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4CPS-176 Electrolyte disturbances in premature infants with intrauterine growth restriction receiving parenteral nutrition
  1. L Gómez-Ganda1,
  2. CJ Parramón-Teixidó1,
  3. B Garcia-Palop1,
  4. M Linés-Palazón2,
  5. F Castillo-Salinas2,
  6. A Blanco-Grau3,
  7. JB Montoro-Ronsano1,
  8. S Clemente-Bautista1
  1. 1Vall D’hebron University Hospital, Pharmacy Service, Barcelona, Spain
  2. 2Vall D’hebron University Hospital, Neonatology Service, Barcelona, Spain
  3. 3Vall D’hebron University Hospital, Clinical Laboratory, Barcelona, Spain


Background and importance Intrauterine growth restriction (IUGR) in neonates can promote the occurrence of electrolyte disturbances. Therefore, some authors propose a modification of parenteral nutrition (PN) in these patients which allows for correcting electrolyte disturbances.

Aim and objectives To evaluate the association between IUGR and the occurrence of calcium and phosphate disturbances in a cohort of premature infants receiving PN.

Material and methods An observational retrospective study was conducted at a third level children’s hospital between January and December 2016. Neonates with a gestational age (GA) <33 weeks and birth weight (BW) <1500 g on PN in the neonatal intensive care unit were included. Biodemographic data (sex, GA and BW), daily PN composition and plasma levels of phosphate and ionised calcium levels during administration of PN were collected from the electronic health record Centricity Critical Care.

We analysed ionised calcium levels because it does not depend on albumin levels. The infants were divided into two groups: IUGR and non-IUGR. Hypophosphataemia was defined as plasma phosphate levels <1.1 mmol/L and hypercalcaemia as plasma calcium ion levels >1.3 mmol/L. Associations between calcium and phosphate, and IUGR were analysed by logistic regression using SPSS V.15.0 (SPSS Inc, Chicago, Illinois, USA) software package.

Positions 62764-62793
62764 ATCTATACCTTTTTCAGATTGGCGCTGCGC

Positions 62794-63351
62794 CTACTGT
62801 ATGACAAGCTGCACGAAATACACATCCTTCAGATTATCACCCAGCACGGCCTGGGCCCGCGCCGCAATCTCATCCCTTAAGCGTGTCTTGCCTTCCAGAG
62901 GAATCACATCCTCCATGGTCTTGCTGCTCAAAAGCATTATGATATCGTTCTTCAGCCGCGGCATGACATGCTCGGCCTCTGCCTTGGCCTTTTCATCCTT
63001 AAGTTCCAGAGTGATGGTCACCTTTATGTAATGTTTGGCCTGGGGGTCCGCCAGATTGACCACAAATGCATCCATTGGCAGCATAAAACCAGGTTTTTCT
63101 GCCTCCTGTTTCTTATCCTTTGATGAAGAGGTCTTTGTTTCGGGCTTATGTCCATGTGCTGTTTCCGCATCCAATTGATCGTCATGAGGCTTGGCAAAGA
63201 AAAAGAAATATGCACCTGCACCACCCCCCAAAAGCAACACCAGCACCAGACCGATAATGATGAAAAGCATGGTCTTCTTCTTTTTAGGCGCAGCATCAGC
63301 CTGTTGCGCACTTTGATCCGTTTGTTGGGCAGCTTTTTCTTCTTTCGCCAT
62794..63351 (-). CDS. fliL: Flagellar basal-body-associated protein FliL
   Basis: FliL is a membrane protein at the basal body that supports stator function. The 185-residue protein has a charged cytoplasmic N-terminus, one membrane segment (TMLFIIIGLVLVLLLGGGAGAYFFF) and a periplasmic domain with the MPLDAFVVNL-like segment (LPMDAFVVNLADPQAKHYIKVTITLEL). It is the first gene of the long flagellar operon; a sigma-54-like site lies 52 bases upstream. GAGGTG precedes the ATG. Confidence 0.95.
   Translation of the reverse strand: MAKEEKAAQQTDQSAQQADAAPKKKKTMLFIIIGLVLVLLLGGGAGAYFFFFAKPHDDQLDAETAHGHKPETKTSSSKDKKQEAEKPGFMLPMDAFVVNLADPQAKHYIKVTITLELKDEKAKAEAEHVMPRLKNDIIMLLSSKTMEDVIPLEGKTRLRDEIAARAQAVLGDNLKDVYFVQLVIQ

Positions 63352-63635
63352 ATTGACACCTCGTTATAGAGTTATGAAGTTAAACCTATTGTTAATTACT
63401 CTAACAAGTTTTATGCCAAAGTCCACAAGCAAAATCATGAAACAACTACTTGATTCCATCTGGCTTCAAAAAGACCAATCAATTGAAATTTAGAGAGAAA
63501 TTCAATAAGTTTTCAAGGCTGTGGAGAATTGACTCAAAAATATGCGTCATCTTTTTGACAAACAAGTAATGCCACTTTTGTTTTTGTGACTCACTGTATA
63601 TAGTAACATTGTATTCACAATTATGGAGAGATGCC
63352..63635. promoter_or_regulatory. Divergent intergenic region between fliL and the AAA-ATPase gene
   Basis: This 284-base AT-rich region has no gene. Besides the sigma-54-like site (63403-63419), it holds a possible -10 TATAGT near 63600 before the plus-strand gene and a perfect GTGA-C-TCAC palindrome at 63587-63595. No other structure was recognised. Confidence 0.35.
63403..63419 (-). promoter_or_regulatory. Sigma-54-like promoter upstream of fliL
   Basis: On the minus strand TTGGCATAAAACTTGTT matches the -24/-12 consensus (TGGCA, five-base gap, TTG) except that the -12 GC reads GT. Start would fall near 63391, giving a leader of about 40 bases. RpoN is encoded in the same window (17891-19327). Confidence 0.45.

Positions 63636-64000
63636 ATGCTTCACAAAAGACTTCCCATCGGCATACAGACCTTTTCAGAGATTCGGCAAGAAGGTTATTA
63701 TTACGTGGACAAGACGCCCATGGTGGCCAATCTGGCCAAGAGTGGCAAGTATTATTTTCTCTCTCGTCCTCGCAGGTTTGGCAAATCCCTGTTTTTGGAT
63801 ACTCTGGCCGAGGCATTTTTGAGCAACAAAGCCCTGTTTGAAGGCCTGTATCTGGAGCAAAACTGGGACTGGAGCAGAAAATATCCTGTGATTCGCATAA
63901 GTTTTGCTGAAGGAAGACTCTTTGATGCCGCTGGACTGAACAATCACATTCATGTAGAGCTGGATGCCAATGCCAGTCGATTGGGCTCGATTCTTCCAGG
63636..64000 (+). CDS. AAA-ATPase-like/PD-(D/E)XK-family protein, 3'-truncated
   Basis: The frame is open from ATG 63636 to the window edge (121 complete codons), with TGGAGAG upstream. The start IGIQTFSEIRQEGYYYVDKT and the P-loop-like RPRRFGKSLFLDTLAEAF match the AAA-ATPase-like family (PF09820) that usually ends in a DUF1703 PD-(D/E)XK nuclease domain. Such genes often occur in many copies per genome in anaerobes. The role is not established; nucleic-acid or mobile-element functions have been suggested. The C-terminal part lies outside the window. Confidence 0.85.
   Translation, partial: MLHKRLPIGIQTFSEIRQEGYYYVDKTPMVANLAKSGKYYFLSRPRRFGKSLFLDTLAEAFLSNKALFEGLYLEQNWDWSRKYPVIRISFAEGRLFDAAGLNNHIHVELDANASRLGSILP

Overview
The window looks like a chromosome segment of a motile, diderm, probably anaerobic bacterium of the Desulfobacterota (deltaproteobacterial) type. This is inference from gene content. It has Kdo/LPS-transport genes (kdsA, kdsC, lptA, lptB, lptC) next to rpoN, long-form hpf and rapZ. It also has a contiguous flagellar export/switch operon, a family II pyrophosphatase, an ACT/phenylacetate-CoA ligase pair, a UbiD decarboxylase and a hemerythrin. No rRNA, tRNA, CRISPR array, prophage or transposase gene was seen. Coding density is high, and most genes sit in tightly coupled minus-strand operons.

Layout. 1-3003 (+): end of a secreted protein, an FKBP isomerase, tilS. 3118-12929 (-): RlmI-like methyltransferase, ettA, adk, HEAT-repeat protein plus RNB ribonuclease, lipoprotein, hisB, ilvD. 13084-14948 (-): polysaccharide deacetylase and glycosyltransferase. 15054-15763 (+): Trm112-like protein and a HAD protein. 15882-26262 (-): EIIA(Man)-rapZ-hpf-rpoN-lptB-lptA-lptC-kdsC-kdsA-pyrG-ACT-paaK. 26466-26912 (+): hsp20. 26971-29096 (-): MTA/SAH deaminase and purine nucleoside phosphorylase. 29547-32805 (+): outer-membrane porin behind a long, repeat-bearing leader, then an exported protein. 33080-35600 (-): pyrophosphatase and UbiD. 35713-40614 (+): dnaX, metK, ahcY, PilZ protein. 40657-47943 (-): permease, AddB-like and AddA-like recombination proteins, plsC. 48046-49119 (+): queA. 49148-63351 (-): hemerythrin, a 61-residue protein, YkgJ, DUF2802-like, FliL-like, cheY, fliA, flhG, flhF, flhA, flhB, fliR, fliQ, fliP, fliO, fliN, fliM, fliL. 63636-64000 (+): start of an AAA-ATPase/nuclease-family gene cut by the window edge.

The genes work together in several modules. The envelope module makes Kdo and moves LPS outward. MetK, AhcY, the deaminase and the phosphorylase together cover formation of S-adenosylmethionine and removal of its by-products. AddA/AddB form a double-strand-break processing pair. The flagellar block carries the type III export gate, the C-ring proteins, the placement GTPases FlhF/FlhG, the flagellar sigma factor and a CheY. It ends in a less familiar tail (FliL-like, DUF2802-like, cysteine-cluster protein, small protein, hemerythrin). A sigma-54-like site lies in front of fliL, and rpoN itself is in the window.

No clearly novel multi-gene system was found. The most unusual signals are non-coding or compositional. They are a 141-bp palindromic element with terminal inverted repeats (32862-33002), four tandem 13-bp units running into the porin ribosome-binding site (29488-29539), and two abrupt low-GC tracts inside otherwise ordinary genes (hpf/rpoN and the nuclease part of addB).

Results In the IUGR group (n=52, 33 female), GA was 29.39±2.82 weeks and BW was 1047.13±297.41 g. PN composition: 93.20±16.31 mL/kg/day; 59.00±8.61 kcal/kg/day; amino acids 2.96±0.44 g/kg/day; calcium 1.45±0.28 mEq/kg/day; and phosphorus 0.68±0.13 mmol/kg/day. Plasma levels of phosphate were 1.36±0.34 mmol/L and plasma levels of calcium ion were 1.20±0.30 mmol/L; hypophosphataemia 85.48%; hypercalcaemia 34.62%.

In the non-IUGR group (n=62, 32 female), GA was 27.77±2.10 weeks and BW was 1087.42±260.13 g. PN composition: 94.78±18.94 mL/kg/day; 58.56±7.89 kcal/kg/day; amino acids 2.91±0.34 g/kg/day; calcium 1.47±0.19 mEq/kg/day; and phosphorus 0.66±0.14 mmol/kg/day. Plasma levels of phosphate were 1.64±0.34 mmol/L and plasma levels of calcium ion were 1.21±0.25 mmol/L; hypophosphataemia 78.85%; hypercalcaemia 19.35%.

There was no statistically significant difference between the groups with respect to age, GA, BW, PN composition or phosphate and calcium plasma levels. Logistical regression showed a statistically significant relationship between IUGR and hypercalcaemia events (p=0.047). Only weight was associated with hypophosphataemia events (p=0.019).

Conclusion and relevance We found that the IUGR group presented more hypercalcaemia events compared with the non-IUGR group. These results suggest that modification of electrolyte content of the PN in the IUGR group may be a strategy to avoid calcium disturbances.

References and/or acknowledgements No conflict of interest.

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